So to your point -- if you can cover all of your essential spending through SS and another financial mechanism that is guaranteed for life -- SPIA annuity -- why not do it? And doesn't all of the other evidence you present here about how your spending rate goes down in retirement counsel against the inflation protection anyway? Who cares in inflation eats away the value of the annuity if your spending is very likely to go down?

Moreover, if you have all of your essential spending taken care of with this fixed income combination, why couldn't you be a little more aggressive with the rest?

Here is an example -- let's say you have a modest couple, 70 years old. They live in a LCOLA and spend $60,000 per year. They have saved $400,000 total -- which I know, seems like nothing here, except when you consider that the average retiree has a lot less than that. In order to meet the spending need of $50K, we need $5,000 per month. Most people in this boat aren't going to care if they use the 4% rule, 5% rule, 55% rule, or how much little sisters of the poor gets when it is all over. They care about somehow getting to $5,000 per month, and whatever else happens, or whatever formula gets them there, that's all that matters. Let's say SS will supplement about $3,000 per month. Great. But we still have a $2,000 shortfall every month. The 4% rule is going to get you to $1333 -- a pretty big shortfall every month, and a risk -- small but there -- that your generation is going to be the one that screws up all of the financial planning model and not have the type of returns that sustains the 4% rule for the long run. Now, let's say instead of just parking the $400K in Vanguard that you buy a $275K SPIA -- no inflation adjustment -- joint and several -- you get $1,425 per month. You are already ahead of the 4% game. Let's say you take the remaining $125K and use the 4% rule -- that's an additional $416 per month. We are still a tiny bit short of the spending goal, but pretty close. Or closer than just using the 4% rule.

One final point -- several of your messages and other responses mention long-term care. I am convinced that most people on this message board do not have the view that Medicaid will just pay for it someday. That's laudable, but, again, the exception. Medicaid covers 62% of all nursing home patients and more than 50% in many individual states, including states with huge senior populations like Florida. Again, most people want income and are not fretting about how they will pay for their nursing home. If you destined for Medicaid someday anyway because you really haven't saved a lot for long-term care (my hypothetical couple above will blow through $400K pretty quickly in a nursing home) and you don't have LTC insurance -- I think those people are even better candidates for SPIA partial annuities because the reality is that they are likely headed for Medicaid anyway.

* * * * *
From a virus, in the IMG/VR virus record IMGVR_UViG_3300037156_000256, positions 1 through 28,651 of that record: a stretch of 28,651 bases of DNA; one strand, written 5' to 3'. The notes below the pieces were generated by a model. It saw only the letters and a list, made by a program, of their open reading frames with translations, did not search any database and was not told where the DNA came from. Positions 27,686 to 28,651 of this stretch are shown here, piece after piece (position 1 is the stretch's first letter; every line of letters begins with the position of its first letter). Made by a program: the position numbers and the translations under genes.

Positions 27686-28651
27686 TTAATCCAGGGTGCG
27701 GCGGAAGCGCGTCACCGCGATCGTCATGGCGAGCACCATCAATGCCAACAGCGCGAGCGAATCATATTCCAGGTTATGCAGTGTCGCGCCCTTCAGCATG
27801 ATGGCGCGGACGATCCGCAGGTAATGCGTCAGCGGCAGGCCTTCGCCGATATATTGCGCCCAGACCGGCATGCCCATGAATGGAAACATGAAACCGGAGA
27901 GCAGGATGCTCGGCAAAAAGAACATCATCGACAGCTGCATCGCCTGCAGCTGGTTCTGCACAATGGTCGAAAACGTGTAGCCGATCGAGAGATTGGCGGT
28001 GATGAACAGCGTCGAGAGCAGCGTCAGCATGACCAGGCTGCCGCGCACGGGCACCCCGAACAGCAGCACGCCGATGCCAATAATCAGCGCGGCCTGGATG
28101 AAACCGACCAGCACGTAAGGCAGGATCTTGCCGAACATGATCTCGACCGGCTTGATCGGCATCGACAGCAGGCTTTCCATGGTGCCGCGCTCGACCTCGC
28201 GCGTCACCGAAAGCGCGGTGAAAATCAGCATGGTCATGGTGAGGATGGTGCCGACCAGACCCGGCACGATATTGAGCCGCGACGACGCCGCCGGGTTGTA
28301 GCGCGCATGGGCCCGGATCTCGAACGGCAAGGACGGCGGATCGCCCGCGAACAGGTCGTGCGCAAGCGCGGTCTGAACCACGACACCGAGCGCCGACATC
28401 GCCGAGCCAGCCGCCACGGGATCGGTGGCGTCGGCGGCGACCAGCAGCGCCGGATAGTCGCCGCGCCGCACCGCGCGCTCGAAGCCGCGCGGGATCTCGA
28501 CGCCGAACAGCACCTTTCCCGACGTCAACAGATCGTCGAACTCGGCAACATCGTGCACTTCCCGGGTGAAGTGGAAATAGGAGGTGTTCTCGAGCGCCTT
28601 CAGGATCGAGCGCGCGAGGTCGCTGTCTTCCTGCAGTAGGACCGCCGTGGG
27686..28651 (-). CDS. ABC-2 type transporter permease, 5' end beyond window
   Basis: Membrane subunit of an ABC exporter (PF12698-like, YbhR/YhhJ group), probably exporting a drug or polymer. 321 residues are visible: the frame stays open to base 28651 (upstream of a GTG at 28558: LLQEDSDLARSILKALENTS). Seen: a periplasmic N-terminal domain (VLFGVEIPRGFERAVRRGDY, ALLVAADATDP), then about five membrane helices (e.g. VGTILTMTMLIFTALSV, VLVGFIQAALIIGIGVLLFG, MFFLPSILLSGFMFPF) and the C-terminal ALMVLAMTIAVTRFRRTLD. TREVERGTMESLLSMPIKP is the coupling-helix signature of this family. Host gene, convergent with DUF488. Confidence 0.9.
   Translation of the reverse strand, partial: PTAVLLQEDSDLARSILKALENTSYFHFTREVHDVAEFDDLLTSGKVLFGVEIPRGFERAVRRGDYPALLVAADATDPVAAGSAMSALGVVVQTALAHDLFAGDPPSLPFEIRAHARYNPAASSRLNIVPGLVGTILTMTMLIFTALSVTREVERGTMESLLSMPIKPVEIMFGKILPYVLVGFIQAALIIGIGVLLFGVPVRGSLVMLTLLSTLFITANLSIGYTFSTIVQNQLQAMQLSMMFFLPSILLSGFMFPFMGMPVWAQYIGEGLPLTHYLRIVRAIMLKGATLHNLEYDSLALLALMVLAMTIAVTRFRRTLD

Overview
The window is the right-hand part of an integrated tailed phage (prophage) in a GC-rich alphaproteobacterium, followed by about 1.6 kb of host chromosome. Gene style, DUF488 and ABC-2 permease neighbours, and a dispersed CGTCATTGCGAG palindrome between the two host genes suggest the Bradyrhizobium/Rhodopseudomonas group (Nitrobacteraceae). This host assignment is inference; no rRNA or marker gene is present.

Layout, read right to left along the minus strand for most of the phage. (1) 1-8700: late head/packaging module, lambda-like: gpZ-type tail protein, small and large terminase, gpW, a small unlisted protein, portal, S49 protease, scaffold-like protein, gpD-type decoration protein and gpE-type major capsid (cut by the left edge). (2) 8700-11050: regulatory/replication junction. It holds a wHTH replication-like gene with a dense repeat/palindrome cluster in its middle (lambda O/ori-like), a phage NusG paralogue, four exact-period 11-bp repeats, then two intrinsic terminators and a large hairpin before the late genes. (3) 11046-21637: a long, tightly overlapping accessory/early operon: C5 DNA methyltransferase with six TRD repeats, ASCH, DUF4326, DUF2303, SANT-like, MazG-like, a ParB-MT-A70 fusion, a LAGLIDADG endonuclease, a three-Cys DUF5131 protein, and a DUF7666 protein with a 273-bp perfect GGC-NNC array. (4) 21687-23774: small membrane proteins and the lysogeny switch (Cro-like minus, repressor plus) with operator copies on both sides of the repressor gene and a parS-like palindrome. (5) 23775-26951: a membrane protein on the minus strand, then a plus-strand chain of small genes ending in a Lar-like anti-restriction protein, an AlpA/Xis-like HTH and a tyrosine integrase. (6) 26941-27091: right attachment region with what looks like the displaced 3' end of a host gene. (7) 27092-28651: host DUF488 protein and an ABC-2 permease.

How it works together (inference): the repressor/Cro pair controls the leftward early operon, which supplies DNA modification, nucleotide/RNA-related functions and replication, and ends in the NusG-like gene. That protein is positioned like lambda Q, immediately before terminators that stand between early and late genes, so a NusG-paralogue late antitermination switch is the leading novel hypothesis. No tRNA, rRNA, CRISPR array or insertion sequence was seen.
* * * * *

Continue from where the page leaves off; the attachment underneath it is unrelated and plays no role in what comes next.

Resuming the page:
Just some food for thought!

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Re: A different take on retirement income: time segmentation

Post by H-Town » Tue Jul 17, 2018 6:18 pm

This approach would face 2 big counter arguments:

1) Money is fungible. It doesn't matter you spend money our of need or want, it's still money. Putting money in buckets is mental accounting.

2) Simplicity. It's difficult to solve an equation that has both portfolio earnings and personal spending habits as variables. It's much simpler to separate these two things: 1) manage investment portfolio, and 2) manage everyday spending. With these two separated, one can use 3-fund portfolio with AA is based on need, willingness, and ability to take risk.

Nevertheless, this is a very good thought exercise. It's helpful to go through this thought process and determine how to manage your finance during your golden age. As an old saying goes: if you can't keep it simple, you probably don't understand it enough.

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Re: A different take on retirement income: time segmentation

Post by willthrill81 » Tue Jul 17, 2018 6:25 pm

smitcat wrote:
Tue Jul 17, 2018 5:47 pm
golfCaddy wrote:
Tue Jul 17, 2018 5:36 pm
willthrill81 wrote:
Sun Jul 15, 2018 10:52 pm
Image
Part of this chart is weird. Housing goes down quite a bit as you age. Unless the assumption is most people enter retirement with a mortgage payment, it's not clear why this would be the case.
I would believe that it is due to the fact that it is an average of all those folks whom would typically tend to downsize and/or move to supported living in later years.
Mortgages also get paid off for many. Many also move to lower cost of living areas.
“It's a dangerous business, Frodo, going out your door. You step onto the road, and if you don't keep your feet, there's no knowing where you might be swept off to.” J.R.R. Tolkien,The Lord of the Rings

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Re: A different take on retirement income: time segmentation

Post by willthrill81 » Tue Jul 17, 2018 6:29 pm

golfCaddy wrote:
Tue Jul 17, 2018 6:02 pm
willthrill81 wrote:
Tue Jul 17, 2018 1:11 am
There are ways to skin that cat. If retirees want to pay for long-term care insurance, that can be factored into their essential spending. Or if their discretionary portfolio is large enough, they can use it to self-insure against the risk of significant long-term care.